Species of the Month: The Trigger Fish

 

The majority of dive sites here on Koh Tao are lucky enough to have a resident triggerfish or two. Out of a total of 40 species of Trigger, the three most common to Koh Tao are the Yellow-margin Trigger Fish (Pseudobalistes flavimarginatus), the Titan Triggerfish (Balistoides viridecens) and very occasionally the Clown Trigger Fish (Balistoides conspicillum). These beautiful, exotic, colourful fish are some of our favourites for many reasons and have an important role in the marine ecosystem.

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The Trigger Fish can grow up to 75 cm long, and gets its name from its first of three dorsal fins which when ‘triggered’ stands erect above its head like a horn. This is a sign of defensive aggression on behalf of the Trigger Fish whenever it feels threatened or provoked, often when a diver or predator enters its territory or ‘garden’. The Titan Trigger Fish is known to be especially territorial around mating season, and should therefore be viewed with caution from a safe distance. The anal and posterior fins rhythmically undulate from side to side to provide the main force of movement, whereas the sickle shaped tail fin, or caudal fin, is only used for speed when defending against or escaping potential predators. Other notable features include their small independently rotating eyes allowing them excellent 360 degree visibility and special awareness.

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The majority of Trigger Fish species are solitary for their adult lives, yet meet at set timetables according to moons and tides at traditional mating grounds. This is typically when species become the most territorial and potentially aggressive, and dominate a territory in the shape of a cone rising vertically. Therefore if ever attacked or chased by a Trigger Fish, try to swim away low and horizontally to escape their cone shaped ‘garden’ and do not swim up further into the cone. Also try to swim backwards which allows you to keep an eye on the Trigger Fish, and places your fins in-between yourself and any potential attack. The main defence to a Trigger fish is not to provoke one in the first place by respecting its personal space and keeping a watchful eye on its trigger. These really are beautiful fish so please don’t worry or avoid them, just respect and enjoy!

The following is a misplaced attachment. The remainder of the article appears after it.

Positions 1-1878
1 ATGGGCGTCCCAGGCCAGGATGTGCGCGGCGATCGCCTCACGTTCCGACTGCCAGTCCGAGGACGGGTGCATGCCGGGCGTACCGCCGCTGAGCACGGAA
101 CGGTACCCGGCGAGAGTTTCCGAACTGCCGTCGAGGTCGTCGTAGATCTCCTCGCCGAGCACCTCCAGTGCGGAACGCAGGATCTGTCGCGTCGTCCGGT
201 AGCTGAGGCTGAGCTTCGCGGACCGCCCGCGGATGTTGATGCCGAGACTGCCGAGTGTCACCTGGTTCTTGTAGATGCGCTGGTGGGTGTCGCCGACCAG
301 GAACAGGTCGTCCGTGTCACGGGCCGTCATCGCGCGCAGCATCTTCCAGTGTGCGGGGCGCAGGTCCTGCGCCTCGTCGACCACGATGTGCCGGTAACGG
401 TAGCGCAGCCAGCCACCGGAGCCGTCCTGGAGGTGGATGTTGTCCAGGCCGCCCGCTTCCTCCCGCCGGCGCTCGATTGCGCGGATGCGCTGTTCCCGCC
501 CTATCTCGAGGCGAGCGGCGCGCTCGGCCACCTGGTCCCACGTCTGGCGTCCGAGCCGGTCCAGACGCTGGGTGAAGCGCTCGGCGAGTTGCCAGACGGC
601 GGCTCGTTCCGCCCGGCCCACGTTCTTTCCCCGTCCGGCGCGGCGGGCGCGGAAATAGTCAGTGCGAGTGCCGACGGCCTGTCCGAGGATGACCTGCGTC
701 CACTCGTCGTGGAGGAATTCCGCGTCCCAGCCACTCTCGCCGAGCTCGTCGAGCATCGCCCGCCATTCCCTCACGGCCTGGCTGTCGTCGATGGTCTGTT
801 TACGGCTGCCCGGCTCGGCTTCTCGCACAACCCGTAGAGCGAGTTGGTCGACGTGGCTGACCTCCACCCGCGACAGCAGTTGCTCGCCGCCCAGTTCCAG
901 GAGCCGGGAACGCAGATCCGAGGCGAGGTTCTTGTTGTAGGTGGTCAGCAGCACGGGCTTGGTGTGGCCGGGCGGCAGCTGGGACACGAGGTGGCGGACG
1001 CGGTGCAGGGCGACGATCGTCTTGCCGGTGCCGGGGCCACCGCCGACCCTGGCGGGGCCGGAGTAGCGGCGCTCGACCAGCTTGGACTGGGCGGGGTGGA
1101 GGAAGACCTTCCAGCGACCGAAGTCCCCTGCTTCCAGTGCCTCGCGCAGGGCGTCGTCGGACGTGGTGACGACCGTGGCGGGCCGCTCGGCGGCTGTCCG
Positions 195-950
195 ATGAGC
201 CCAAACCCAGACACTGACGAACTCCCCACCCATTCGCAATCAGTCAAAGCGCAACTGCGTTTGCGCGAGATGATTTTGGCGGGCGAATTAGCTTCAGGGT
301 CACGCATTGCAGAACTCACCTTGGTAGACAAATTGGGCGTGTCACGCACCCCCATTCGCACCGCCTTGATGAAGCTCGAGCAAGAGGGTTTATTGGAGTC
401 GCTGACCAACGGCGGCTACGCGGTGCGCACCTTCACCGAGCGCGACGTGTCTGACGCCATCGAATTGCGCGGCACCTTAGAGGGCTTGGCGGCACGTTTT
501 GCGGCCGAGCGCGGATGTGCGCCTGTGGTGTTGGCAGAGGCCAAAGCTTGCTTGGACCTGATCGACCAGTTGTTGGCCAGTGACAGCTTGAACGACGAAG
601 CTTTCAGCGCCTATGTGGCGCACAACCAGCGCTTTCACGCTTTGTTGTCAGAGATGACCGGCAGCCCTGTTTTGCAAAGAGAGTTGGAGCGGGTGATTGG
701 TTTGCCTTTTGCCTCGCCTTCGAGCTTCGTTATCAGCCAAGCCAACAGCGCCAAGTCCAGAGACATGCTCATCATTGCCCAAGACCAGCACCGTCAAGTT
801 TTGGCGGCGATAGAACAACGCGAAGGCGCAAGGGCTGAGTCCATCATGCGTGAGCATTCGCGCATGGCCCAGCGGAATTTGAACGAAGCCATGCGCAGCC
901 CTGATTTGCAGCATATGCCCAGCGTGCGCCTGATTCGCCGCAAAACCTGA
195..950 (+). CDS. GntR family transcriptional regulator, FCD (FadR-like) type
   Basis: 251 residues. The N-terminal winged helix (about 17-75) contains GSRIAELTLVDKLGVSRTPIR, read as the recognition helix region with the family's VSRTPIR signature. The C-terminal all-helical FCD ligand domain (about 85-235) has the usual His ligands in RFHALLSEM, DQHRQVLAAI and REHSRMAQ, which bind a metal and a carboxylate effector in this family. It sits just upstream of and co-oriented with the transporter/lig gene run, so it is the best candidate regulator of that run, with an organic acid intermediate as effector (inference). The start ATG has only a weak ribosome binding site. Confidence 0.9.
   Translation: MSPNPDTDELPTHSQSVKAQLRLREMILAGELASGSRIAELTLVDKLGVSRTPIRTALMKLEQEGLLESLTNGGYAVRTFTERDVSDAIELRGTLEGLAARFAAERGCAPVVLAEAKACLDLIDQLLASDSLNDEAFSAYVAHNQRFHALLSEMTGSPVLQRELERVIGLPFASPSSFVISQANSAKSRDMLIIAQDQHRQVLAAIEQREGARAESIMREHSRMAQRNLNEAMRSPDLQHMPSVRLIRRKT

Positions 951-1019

Unsurprisingly, Trigger Fish are known to show a higher level of intelligence that is unusual among fish and actually have the ability to learn from previous experiences. This is apparent when observing the deliberate way they examine their surroundings, contemplate possible food sources and methods of feeding all while staying aware of potential threats. Trigger fish in aquariums are also thought to recognise individual keepers and further understand human behaviours such as those associated with feeding and tank cleaning.

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Trigger Fish feed on a diet of bottom dwelling sea urchins, molluscs, crustaceans, and coral. You can often see them eating hard coral by clamping on with their strong jaws and ripping it apart by spinning and finning in various directions. This activity often stirs up nearby coral parts and small organisms, allowing other fish to feast on the leftovers. Trigger Fish play an important part on coral reefs by naturally pruning the coral, much like pruning roses.
You’re bound to see a friendly Trigger Fish or two while diving on Koh Tao, so admire their beauty, applaud their intelligence, but just remember to respect their garden!

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